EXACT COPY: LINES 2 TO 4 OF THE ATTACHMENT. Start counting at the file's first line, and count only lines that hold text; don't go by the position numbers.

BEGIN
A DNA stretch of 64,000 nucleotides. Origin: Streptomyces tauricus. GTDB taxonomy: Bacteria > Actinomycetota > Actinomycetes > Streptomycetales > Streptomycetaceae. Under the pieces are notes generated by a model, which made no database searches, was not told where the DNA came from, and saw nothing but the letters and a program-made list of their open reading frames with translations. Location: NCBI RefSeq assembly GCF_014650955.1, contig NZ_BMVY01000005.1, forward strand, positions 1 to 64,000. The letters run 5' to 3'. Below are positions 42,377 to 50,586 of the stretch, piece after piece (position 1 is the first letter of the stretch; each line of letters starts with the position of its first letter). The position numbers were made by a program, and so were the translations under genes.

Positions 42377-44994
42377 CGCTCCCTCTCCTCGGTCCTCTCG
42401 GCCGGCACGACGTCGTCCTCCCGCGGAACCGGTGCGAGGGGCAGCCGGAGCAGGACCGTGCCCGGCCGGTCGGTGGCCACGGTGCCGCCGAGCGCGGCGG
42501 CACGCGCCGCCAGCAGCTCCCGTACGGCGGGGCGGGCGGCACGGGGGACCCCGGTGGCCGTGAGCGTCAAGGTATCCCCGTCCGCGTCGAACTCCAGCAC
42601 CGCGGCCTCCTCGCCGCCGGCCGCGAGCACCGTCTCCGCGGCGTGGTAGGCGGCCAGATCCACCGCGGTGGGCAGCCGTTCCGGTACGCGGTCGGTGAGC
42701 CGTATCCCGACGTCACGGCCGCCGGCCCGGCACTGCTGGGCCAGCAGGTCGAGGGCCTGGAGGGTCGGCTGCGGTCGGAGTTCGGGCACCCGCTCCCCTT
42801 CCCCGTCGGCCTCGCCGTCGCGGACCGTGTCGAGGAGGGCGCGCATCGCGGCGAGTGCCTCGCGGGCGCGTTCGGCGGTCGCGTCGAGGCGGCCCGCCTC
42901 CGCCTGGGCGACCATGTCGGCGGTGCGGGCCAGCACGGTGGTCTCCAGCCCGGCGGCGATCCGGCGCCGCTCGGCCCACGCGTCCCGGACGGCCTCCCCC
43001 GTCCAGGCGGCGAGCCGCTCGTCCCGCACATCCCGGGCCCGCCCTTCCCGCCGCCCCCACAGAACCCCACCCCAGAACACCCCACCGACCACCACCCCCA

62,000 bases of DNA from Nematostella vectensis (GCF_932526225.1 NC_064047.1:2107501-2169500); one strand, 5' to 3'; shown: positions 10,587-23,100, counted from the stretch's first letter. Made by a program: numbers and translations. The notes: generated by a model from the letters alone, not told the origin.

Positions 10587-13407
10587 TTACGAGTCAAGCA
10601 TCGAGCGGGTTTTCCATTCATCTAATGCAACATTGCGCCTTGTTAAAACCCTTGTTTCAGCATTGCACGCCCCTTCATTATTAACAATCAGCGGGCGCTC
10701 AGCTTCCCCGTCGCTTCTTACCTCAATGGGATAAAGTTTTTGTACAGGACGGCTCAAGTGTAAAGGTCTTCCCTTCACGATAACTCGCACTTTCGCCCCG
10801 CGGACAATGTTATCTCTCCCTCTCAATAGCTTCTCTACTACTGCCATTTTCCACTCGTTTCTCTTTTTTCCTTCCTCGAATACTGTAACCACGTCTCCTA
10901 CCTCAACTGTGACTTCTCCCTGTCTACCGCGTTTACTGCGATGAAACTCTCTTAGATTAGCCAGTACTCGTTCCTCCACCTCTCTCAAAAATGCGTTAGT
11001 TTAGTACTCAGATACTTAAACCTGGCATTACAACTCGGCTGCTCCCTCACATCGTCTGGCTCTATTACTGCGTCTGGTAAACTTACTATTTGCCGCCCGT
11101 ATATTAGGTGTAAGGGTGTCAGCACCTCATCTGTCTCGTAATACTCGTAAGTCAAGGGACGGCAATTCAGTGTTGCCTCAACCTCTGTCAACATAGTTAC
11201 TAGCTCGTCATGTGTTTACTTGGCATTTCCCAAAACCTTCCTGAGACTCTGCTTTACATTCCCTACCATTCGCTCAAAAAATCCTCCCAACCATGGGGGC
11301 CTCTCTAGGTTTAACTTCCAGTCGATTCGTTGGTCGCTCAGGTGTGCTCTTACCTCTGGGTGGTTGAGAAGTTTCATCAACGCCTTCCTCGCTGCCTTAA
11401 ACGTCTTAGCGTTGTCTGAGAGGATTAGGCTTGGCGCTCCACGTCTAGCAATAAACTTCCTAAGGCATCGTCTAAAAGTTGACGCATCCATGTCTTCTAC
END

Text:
Positions 42377-44994
42377 CGCTCCCTCTCCTCGGTCCTCTCG
42401 GCCGGCACGACGTCGTCCTCCCGCGGAACCGGTGCGAGGGGCAGCCGGAGCAGGACCGTGCCCGGCCGGTCGGTGGCCACGGTGCCGCCGAGCGCGGCGG